A senior US diplomat says Washington’s recent decision to deny a visa to Iran’s newly-appointed envoy to the UN has not affected nuclear negotiations between Tehran and six world powers.
In a Sunday interview with ABC News, US Ambassador to the UN Samantha Power said the issue of Washington’s visa denial to Iran’s appointee Hamid Aboutalebi has not had “any impact” on the ongoing nuclear talks between Iran and the P5+1 – the US, Russia, China, France, Britain and Germany.
“So far, we had talks just last week. We’ll have more high-level talks in the next month,” said the US diplomat, adding, “We have not seen this issue influence those [nuclear] talks in any way. And the urgency, of course, of that issue is plain to everyone.”
Iran and its negotiating partners are in talks in an effort to hammer out a permanent deal to resolve the decade-old dispute over Tehran’s nuclear energy program after they clinched an interim deal in Geneva, Switzerland, last November.
On April 11, the White House said it had announced to Iran and the UN that the US would not issue Aboutalebi with a visa.
The announcement came a day after the US House of Representatives unanimously approved a legislation that prevents Aboutalebi from entering the US.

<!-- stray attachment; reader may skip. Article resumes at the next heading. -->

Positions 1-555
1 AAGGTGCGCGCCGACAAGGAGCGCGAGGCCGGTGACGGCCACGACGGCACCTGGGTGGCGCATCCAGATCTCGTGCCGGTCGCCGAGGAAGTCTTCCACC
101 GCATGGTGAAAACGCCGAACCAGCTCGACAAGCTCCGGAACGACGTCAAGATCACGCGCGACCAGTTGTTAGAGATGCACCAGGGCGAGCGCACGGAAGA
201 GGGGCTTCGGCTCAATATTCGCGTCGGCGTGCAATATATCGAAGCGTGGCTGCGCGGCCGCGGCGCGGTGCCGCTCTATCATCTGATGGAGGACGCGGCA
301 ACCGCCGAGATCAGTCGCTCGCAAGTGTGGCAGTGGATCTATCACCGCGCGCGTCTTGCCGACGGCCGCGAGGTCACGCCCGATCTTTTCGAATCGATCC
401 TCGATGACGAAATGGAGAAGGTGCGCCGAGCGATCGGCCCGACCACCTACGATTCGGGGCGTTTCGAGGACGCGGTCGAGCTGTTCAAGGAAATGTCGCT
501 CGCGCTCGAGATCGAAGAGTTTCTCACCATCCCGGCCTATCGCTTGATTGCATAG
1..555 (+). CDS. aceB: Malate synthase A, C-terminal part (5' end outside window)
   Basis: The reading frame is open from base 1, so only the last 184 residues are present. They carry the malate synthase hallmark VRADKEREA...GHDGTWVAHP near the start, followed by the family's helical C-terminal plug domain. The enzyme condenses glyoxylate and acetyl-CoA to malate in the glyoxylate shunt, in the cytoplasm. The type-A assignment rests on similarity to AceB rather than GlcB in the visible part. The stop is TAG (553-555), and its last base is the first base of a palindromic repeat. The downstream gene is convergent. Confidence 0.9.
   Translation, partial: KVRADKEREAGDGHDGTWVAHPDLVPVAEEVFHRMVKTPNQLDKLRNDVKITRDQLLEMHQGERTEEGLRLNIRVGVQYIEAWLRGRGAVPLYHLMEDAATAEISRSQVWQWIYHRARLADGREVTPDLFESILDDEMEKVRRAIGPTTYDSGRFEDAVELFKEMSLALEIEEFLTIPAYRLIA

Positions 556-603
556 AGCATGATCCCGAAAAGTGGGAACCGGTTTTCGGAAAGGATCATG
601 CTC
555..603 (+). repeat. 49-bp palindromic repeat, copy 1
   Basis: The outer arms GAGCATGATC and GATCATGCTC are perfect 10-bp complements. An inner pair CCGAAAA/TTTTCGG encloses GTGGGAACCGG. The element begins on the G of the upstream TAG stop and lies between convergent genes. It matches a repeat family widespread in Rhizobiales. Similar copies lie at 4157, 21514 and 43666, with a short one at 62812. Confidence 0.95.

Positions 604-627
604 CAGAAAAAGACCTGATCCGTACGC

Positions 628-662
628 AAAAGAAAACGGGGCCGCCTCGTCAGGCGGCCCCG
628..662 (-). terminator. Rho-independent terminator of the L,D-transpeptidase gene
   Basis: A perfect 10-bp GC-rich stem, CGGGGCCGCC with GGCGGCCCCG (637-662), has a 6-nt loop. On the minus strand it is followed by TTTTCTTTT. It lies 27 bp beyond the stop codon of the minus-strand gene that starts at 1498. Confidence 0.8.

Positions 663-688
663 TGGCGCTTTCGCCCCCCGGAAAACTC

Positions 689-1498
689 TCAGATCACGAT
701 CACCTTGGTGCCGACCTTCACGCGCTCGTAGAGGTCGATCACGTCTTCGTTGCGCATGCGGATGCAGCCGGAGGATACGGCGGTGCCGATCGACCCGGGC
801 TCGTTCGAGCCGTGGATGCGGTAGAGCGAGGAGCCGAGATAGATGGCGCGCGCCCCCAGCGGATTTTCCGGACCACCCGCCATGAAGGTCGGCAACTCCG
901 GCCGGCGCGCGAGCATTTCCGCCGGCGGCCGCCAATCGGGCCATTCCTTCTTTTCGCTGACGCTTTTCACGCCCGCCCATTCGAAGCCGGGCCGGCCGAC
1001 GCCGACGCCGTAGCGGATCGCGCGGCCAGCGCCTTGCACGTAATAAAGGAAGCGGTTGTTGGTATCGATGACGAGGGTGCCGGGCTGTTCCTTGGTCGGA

Iran has rejected the US decision as unacceptable and says it will follow up on the issue through diplomatic channels at the United Nations.
Washington says it is denying Aboutalebi a visa because he was involved in the takeover of the US embassy in Tehran during post-revolution incidents in 1979. Aboutalebi, however, says, he worked merely as an interpreter while negotiations were underway for the release of the embassy staff.
On November 4, 1979, a group of Iranian university students took over the US embassy in Tehran, which they believed had turned into a den of espionage. Documents found at the compound later corroborated the claims by the students.
By Press TV
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